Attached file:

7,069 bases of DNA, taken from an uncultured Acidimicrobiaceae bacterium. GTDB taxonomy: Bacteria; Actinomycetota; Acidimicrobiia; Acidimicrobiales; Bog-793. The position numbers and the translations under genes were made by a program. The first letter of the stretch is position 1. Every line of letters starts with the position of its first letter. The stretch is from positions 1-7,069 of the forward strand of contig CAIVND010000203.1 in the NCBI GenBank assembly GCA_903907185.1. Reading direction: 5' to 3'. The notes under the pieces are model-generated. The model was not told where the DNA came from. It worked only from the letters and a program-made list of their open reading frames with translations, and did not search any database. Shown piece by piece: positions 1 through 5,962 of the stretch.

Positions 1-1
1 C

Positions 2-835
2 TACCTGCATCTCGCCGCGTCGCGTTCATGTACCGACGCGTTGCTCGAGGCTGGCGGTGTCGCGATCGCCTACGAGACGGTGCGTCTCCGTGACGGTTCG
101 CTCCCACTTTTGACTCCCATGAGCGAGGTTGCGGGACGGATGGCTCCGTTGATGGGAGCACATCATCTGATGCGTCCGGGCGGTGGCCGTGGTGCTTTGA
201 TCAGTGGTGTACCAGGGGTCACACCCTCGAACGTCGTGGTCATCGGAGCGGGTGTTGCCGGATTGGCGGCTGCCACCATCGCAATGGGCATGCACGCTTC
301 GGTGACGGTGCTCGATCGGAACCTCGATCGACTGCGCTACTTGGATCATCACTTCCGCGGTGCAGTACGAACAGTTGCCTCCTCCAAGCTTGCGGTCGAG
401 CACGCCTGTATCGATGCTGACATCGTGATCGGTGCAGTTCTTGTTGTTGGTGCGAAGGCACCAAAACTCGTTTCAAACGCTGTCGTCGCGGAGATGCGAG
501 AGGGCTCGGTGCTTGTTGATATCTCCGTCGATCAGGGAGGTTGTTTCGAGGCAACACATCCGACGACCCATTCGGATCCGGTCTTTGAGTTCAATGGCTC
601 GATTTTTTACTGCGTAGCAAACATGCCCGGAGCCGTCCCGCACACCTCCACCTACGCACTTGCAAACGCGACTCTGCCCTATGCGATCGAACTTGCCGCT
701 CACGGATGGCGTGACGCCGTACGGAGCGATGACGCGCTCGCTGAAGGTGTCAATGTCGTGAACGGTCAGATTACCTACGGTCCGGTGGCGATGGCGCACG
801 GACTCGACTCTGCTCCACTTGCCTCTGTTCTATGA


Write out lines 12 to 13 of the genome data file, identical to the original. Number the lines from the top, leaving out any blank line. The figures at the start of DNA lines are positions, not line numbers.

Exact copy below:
701 CACGGATGGCGTGACGCCGTACGGAGCGATGACGCGCTCGCTGAAGGTGTCAATGTCGTGAACGGTCAGATTACCTACGGTCCGGTGGCGATGGCGCACG
801 GACTCGACTCTGCTCCACTTGCCTCTGTTCTATGA